A moment to breathe

By Abby Rhodes
September 9, 2011

Most Bradley students have grown up in a society forever changed by one tragic day that rocked the American psyche and the entire world’s sense of security. They may not recall wearing shoes through airport security checks or a time when the name Osama bin Laden was unfamiliar. Indeed, for much of their lives, our country has been at war. The Sept. 11 attacks by al-Qaida sparked a now decade-long conflict, the so-called global war on terror. Journalist and CNN national security analyst Peter Bergen believes that with the 10th anniversary of the attacks, it’s time to end that war.

Speaking to the Bradley community during a Sept. 8 lecture in the Michel Student Center, Bergen noted that al-Qaida’s ever-withering grip on the Muslim world, coupled with successful drone strikes on terrorist cells in Pakistan, indicates the world has changed for the better in the last 10 years.

“Osama bin Laden is dead, al-Qaida is being strategically defeated – if you can’t say it’s over with the death of bin Laden, when is it over?” Bergen asked. “There’s no reason to make this the longest war in history. I think this 10th anniversary is an opportunity to take a breath and ask, ‘Where are we?’”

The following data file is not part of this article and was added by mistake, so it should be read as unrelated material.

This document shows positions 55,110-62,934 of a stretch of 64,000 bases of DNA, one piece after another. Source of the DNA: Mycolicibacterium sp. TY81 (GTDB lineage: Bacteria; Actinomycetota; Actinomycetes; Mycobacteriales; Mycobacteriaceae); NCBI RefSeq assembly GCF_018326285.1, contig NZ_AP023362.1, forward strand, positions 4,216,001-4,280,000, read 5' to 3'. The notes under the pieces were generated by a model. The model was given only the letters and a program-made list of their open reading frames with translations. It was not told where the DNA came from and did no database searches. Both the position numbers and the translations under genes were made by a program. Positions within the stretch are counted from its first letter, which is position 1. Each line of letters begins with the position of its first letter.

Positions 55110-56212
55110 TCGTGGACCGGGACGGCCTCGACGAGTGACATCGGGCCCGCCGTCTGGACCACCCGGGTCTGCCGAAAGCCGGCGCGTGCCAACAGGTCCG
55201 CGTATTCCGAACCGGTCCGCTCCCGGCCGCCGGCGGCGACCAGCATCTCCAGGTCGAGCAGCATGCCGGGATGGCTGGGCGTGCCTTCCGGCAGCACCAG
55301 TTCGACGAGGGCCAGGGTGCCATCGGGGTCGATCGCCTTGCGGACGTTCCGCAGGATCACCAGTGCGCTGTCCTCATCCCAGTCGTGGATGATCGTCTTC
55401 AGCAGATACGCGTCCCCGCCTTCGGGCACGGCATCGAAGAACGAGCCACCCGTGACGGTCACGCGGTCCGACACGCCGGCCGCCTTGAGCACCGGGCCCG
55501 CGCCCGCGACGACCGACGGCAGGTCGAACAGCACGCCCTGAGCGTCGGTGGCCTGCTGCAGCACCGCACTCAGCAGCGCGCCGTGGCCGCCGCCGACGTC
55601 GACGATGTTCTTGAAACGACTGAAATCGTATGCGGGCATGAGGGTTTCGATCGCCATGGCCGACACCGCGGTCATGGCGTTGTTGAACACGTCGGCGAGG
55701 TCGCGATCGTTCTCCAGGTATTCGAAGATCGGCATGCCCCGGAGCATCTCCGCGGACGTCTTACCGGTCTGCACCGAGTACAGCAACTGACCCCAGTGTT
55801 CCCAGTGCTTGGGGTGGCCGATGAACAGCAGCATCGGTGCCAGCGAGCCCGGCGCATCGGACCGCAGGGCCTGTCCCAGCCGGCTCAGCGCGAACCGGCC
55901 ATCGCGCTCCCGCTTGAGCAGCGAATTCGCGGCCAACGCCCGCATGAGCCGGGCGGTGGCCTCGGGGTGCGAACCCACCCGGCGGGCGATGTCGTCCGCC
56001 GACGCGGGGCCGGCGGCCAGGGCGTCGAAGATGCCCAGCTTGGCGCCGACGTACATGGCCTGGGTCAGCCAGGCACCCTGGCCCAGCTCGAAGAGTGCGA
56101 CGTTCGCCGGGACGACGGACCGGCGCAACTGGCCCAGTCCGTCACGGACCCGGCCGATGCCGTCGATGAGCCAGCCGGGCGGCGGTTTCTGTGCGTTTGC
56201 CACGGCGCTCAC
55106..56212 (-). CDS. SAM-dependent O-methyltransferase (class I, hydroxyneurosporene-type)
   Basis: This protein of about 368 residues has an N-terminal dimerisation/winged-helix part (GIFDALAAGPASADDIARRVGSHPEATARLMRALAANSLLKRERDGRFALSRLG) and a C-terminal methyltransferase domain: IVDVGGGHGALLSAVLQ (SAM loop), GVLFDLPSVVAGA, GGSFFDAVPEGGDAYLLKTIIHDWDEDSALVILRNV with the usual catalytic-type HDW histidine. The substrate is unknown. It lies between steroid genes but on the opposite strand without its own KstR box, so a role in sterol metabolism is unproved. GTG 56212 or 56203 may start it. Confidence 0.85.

Bergen argued that the lack of a repeat al-Qaida attack on U.S. soil since the Sept. 11 strikes indicates we’re living in a safer world and the tenor of recent uprisings in Arab countries demonstrates a push for democracy, not an allegiance to extremist ideals. “Watching thousands of hours of footage of the Arab spring, we didn’t see one sign being held in support of bin Laden. Muslims have rejected al-Qaida’s ideas and these uprisings are confirmation of al-Qaida’s irrelevance.”

One of the few people in the world who can attest to meeting with bin Laden face-to-face, Bergen explained that the late al-Qaida leader’s dictatorial command over the terrorist organization will contribute greatly to the group’s continued unraveling. With bin Laden dead, the organization is growing weaker and weaker.

Bergen’s career as a journalist and director of the national security studies program at the New America Foundation has taken him to the front lines of the war on terror. In Afghanistan, Pakistan, Saudi Arabia and, more recently, Iraq, he has seen first-hand the impact of U.S. foreign policy under several administrations. Earlier this year he published the best-selling book “The Longest War: The Enduring Conflict Between America and Al-Qaeda.”

The lecture was sponsored by Bradley’s Intellectual and Cultural Activities Committee, which brings high-profile speakers to campus every semester to complement students’ classroom experience.